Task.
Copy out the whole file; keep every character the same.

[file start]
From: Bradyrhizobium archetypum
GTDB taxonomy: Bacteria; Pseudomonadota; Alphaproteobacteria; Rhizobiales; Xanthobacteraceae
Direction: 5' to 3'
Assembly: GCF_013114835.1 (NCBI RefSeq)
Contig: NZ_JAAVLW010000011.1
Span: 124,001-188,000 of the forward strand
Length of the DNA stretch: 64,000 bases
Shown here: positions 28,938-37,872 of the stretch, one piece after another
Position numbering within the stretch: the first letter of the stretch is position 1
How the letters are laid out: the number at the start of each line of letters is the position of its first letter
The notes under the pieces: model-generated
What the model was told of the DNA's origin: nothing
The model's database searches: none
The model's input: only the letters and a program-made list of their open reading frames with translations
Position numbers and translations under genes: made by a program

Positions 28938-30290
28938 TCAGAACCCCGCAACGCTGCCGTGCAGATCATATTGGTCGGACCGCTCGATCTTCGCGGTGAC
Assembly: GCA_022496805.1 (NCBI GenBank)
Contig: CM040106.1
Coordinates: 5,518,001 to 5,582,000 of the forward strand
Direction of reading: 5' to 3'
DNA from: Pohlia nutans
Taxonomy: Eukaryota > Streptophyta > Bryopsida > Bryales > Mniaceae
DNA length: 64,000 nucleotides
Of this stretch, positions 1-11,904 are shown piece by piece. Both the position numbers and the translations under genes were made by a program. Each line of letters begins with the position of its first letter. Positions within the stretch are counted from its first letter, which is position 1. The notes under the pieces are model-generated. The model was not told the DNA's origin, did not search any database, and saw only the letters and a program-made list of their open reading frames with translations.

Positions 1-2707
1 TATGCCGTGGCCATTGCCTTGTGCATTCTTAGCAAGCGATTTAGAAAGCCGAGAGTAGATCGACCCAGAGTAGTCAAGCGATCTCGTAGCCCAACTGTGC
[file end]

From: Bradyrhizobium archetypum
GTDB taxonomy: Bacteria; Pseudomonadota; Alphaproteobacteria; Rhizobiales; Xanthobacteraceae
Direction: 5' to 3'
Assembly: GCF_013114835.1 (NCBI RefSeq)
Contig: NZ_JAAVLW010000011.1
Span: 124,001-188,000 of the forward strand
Length of the DNA stretch: 64,000 bases
Shown here: positions 28,938-37,872 of the stretch, one piece after another
Position numbering within the stretch: the first letter of the stretch is position 1
How the letters are laid out: the number at the start of each line of letters is the position of its first letter
The notes under the pieces: model-generated
What the model was told of the DNA's origin: nothing
The model's database searches: none
The model's input: only the letters and a program-made list of their open reading frames with translations
Position numbers and translations under genes: made by a program

Positions 28938-30290
28938 TCAGAACCCCGCAACGCTGCCGTGCAGATCATATTGGTCGGACCGCTCGATCTTCGCGGTGAC
Assembly: GCA_022496805.1 (NCBI GenBank)
Contig: CM040106.1
Coordinates: 5,518,001 to 5,582,000 of the forward strand
Direction of reading: 5' to 3'
DNA from: Pohlia nutans
Taxonomy: Eukaryota > Streptophyta > Bryopsida > Bryales > Mniaceae
DNA length: 64,000 nucleotides
Of this stretch, positions 1-11,904 are shown piece by piece. Both the position numbers and the translations under genes were made by a program. Each line of letters begins with the position of its first letter. Positions within the stretch are counted from its first letter, which is position 1. The notes under the pieces are model-generated. The model was not told the DNA's origin, did not search any database, and saw only the letters and a program-made list of their open reading frames with translations.

Positions 1-2707
1 TATGCCGTGGCCATTGCCTTGTGCATTCTTAGCAAGCGATTTAGAAAGCCGAGAGTAGATCGACCCAGAGTAGTCAAGCGATCTCGTAGCCCAACTGTGC